In 2013, wide receiver Mike Wallace signed with the Miami Dolphins, and was considered the biggest signing by the team during their free agency spending binge that also landed top free agent linebackers Phillip Wheeler and Dannell Ellerbe. It wasn’t just that Wallace was the biggest name or due to the fact that he had just signed a $60 million contract—it was because he brought hope to a Dolphins squad that lacked a premier wide receiver in 2012.
During that 2012 season—quarterback Ryan Tannehill’s first in the NFL—the Dolphins’ leading receivers were Brian Hartline and Davone Bess. Though both players proved to be good possession receivers, only two of their 135 combined receptions went for touchdowns. The Dolphins’ third-leading wide receiver on that team was Rishard Matthews, who had just 11 receptions for 151 yards and zero touchdowns.
Due to the fact that Tannehill was still green in his development as a quarterback, and the fact that the Dolphins had perhaps the worst receiving core in the NFL, Miami rarely ran offensive formations with three or more receivers.
Now you know why the Dolphins paid so much money to bring Wallace to South Florida.
Though Tannehill did grow as a quarterback, doubling his touchdowns total from 12 in 2012 to 24 in 2013, Wallace did not provide the immediate boost to the passing game as most had hoped. In Wallace’s first season with the team, he had an OK season—he hauled in 73 receptions for 930 yards and five touchdowns. Solid numbers, but not numbers you’d want out of a guy who is being paid $60 million over five years.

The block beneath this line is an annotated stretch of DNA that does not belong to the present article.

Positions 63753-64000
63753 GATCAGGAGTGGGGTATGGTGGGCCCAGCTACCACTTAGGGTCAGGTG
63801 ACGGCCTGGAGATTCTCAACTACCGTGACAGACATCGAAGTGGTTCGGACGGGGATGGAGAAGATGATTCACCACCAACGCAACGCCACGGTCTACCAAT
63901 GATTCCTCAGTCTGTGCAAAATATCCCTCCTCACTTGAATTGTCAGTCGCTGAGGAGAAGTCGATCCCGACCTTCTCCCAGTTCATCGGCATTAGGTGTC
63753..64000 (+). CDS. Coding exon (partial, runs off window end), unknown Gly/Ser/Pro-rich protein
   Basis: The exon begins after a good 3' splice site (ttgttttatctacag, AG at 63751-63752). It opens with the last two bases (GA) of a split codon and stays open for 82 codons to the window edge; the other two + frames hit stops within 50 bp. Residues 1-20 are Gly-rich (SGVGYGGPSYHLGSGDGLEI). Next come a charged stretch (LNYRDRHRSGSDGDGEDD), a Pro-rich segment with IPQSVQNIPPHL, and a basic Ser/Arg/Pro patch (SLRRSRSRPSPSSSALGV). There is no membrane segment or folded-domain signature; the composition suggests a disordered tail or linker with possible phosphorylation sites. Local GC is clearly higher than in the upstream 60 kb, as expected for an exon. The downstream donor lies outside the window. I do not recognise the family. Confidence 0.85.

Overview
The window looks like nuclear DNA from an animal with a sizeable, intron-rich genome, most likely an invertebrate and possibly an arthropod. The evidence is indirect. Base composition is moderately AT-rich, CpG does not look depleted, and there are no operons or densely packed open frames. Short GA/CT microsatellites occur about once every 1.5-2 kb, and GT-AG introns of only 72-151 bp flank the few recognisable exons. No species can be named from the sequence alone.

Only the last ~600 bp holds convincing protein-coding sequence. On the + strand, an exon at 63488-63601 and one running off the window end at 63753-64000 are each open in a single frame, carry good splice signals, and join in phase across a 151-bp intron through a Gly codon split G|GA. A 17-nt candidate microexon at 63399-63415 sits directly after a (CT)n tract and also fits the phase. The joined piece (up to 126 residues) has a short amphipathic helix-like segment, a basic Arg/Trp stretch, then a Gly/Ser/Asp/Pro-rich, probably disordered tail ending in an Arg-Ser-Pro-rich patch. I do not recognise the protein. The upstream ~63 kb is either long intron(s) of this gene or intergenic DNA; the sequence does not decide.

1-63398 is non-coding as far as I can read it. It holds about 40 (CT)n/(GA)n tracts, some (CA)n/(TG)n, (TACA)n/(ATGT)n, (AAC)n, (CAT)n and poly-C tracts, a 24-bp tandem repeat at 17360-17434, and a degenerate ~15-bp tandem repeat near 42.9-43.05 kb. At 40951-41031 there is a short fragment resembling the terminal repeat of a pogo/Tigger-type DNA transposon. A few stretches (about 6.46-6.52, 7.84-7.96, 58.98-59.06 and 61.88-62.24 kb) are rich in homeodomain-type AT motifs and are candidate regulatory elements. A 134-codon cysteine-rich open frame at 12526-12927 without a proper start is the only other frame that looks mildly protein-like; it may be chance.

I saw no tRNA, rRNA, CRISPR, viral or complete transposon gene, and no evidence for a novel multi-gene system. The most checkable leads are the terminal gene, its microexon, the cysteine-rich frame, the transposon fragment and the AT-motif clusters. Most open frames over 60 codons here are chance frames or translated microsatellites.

In fairness to Wallace, it wasn’t just his fault for the modest numbers, it was Tannehill’s also for failing to develop deep ball chemistry with the five-year veteran receiver. Because the two couldn’t connect on deep passes, Wallace’s numbers were lower than what they should have been. According to Pro Football Focus, Tannehill connected on just 6-of-36 passes that intended for Wallace 20 or more yards downfield. It was the worst rate in the NFL.
There is no doubt that Tannehill and Wallace’s lack of chemistry cost the Dolphins several games and a playoff berth to go along with it. In 2014, Wallace becomes the highest-paid wide receiver in the NFL. He will have a salary cap hit of $17.5 million. This not only makes him by far the highest-paid player on the team, but the 14th-highest paid player in the entire league.
Regardless of whose fault it was for Wallace’s lack of production in 2013, something has got to change in 2014.
If the Dolphins can’t get Wallace to play like the elite receiver he is being paid to be, the team is destined for another mediocre season.